Yes, thermocol can be recycled but you should not put it in the recycling bin.
If you are searching for a way to get rid of unwanted thermocol, do not place it in your recycling bin at home.
Instead, you should find your nearest thermocol recycling facility and drop it off.
You can also place it in your trash bin, or find an alternative use for it.
What is thermocol?
Invented in 1839, thermocol is a synthetic substance made from polystyrene.
Polystyrene is a versatile substance that is derived from petroleum.
Compromised with styrene and benzene, thermocol is a dense, lightweight material.
Considered a plastic, thermocol is a growing threat to our planet’s trash problem due to its incompatibility with typical recycling facilities.
What is thermocol used for?
Thermocol is used in many forms throughout our everyday lives.
You can find thermocol in:
- Food packaging
- Construction materials
- Medical Packaging
- Take-out containers
- Disposable cups
- Electrical goods
Most thermocol that you will encounter is for shipping purposes.
Packing peanuts, wrapping sheets, and even custom foam packaging are all made from thermocol.
Items that are shipped but need to be kept cold or frozen are oftentimes shipped in entire thermocol boxes.
How is thermocol made?
Thermocol is made by using raw styrofoam pellets.
The pellets are heated to a very high temperature to cause the styrofoam to melt together.
This fusion process then creates a very strong, dense material that is composed of 90% air.
The material can then be further manipulated to take on other forms. It can be reheated and stretched, making the smooth foam material that resembles most take-out containers.
It can also be fused into thick pieces suitable for construction materials and furniture.
Why can’t I put thermocol in the recycling bin?
The process of recycling is not conducive to thermocol, therefore rendering it useless.
Typical recycling methods involve using some type of heat and chemicals.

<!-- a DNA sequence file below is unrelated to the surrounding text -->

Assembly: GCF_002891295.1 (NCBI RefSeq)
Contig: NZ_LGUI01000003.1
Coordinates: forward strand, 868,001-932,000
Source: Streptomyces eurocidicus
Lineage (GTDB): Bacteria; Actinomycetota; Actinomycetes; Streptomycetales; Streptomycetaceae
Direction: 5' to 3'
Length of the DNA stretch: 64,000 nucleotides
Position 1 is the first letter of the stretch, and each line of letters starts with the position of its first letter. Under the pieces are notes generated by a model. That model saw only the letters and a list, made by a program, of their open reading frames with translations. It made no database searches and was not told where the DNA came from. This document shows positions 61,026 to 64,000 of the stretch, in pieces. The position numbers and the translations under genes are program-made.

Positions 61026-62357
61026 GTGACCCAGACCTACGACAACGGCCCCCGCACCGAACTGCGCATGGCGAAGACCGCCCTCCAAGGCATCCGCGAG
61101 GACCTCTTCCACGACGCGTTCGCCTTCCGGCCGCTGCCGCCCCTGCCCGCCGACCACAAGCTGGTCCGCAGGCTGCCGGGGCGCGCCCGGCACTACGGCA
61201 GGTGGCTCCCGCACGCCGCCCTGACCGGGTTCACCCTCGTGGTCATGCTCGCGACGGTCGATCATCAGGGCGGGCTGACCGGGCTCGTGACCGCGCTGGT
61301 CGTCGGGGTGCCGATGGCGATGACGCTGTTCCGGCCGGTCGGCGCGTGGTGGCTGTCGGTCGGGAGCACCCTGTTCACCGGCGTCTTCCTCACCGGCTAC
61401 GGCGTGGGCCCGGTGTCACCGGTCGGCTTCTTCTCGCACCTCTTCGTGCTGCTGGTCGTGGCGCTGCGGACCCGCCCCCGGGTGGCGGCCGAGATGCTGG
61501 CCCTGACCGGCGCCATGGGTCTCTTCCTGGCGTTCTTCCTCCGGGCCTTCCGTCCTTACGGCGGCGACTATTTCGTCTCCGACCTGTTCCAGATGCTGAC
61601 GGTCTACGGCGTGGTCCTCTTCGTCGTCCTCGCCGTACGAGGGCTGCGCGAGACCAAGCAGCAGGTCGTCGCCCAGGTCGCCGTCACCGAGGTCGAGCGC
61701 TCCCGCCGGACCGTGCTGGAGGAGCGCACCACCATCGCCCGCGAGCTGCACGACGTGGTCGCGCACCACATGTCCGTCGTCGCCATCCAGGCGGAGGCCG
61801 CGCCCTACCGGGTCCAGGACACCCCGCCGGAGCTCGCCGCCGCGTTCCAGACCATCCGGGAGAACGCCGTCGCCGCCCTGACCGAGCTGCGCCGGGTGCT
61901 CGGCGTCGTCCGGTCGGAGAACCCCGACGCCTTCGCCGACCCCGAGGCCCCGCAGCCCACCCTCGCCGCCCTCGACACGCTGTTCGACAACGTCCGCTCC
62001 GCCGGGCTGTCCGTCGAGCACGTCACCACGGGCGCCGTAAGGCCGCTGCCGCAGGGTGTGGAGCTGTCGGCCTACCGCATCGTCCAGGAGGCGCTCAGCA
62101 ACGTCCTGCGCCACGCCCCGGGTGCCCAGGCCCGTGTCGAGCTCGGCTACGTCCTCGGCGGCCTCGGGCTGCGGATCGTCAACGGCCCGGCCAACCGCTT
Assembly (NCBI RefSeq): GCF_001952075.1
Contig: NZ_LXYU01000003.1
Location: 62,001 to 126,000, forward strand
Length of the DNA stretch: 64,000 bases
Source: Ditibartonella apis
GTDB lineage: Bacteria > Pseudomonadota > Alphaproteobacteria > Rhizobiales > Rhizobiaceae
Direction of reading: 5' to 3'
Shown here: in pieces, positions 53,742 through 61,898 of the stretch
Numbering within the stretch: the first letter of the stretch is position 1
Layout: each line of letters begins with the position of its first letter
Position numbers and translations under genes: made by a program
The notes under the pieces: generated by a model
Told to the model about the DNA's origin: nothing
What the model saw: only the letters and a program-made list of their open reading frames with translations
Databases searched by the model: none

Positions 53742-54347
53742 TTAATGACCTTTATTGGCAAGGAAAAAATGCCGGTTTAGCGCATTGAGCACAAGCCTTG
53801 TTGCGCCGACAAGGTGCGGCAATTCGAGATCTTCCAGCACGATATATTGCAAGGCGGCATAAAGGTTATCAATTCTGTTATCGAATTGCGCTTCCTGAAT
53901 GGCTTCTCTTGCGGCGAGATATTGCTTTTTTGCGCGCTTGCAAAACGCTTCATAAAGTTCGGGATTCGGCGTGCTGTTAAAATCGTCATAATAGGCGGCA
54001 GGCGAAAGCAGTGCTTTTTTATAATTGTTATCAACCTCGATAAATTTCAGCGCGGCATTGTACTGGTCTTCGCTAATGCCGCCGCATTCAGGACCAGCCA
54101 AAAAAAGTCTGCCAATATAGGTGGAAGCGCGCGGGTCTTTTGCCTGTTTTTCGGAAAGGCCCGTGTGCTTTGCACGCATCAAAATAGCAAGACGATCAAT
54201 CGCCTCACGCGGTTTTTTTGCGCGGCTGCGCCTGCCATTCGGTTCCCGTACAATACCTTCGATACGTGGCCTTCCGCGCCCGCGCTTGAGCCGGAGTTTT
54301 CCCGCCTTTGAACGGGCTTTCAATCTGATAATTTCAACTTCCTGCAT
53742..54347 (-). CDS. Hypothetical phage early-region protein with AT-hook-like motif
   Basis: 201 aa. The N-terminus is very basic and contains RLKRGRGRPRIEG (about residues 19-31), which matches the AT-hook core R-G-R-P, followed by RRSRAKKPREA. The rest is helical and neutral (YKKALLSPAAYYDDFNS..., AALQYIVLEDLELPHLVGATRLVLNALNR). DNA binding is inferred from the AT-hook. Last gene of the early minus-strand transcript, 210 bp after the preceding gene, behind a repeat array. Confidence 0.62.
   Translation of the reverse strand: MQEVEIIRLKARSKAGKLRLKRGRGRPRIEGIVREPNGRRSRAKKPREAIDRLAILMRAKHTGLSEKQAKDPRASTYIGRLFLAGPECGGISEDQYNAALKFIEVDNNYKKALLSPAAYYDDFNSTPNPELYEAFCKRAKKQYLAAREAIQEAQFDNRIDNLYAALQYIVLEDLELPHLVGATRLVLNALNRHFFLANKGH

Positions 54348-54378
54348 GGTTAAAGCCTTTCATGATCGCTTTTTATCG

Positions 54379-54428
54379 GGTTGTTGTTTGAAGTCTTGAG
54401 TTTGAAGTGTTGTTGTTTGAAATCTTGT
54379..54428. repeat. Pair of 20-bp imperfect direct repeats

However, when thermocol is exposed to heat, it will melt down.
Further, thermocol is extremely volatile when exposed to most chemicals.
In recent years cities and towns throughout the world have recognized the growing trash problem and the role that thermocol has.
To combat the issue, large recycling centers have begun to add thermocol and styrofoam recycling facilities.
You can gather up the old thermocol you have lying around and take them to these facilities to be recycled.
In some areas, there is a service that will come to your location to pick up unwanted thermocol.
Be sure to call in your area to learn what services are available to you.
Can I burn thermocol to get rid of it?
No, you should never burn thermocol to get rid of it.
Thermocol when incinerated produces highly toxic gases to both humans and the environment.
If you do not have a recycling facility in your area, choose to reuse the thermocol or put it in the trash bin.
How can I reuse thermocol?
Although you can’t put thermocol into the recycling bin, there are many different ways to reuse the material before you consider trashing it.
Alternative uses for thermocol before trashing it can include:
- Reuse packaging material for your own shipping needs.
- Use them for craft projects
- Conduct science experiments
Save for your next shipping
If you receive your thermocol as shipping container packaging, save it and reuse it the next time you need to ship something yourself.
This is one of the simplest ways to reuse the material.
Although new thermocol for shipping is cheap, why add to the growing trash problem?
Use thermocol for craft projects
A single Pinterest or YouTube search will render hundreds, if not thousands, of amazing do-it-yourself projects that use old thermocol products. A few of the projects you can create are:
- Upcycled storage containers
- Flower vases
- Picture frames
- Holiday decor
Thermocol is also great for reuse in kids craft projects.
Use recycled thermocol for solar system diagrams, shadow boxes, and valentine’s day boxes in the classrooms.
Conduct Science Experiments
Thermocol is an excellent material to conduct science experiments, especially for younger children! A safe and fun experiment to try is to grab an orange and squeeze the juice over the thermocol to watch it almost vanish before your eyes.
You can also dissolve thermocol in acetone. While this experiment is not safe for small children, with the help of an adult you can dip the thermocol into a cup of acetone and watch it go from a solid to a liquid instantly.
Be sure to wear gloves and protective eyewear during this project for safety purposes.
Reuse thermocol for gardening
Another easy way to reuse thermocol is to use them for gardening.
Thermocol shipping boxes and other boxes like styrofoam coolers are great to use for starting plants.
To use them for gardening, simple poke or drill drainage holes in the bottom and fill them up with soil and seeds.
In most cases, thermocol is suitable for starting plants and then transferring to a bigger, deeper pot or in the ground.
However, you can use thermocol boxes for container plants and leave them indefinitely.
Plants like tomatoes, cabbages, beans, and parsley are all container plants that would do well in recycled boxes.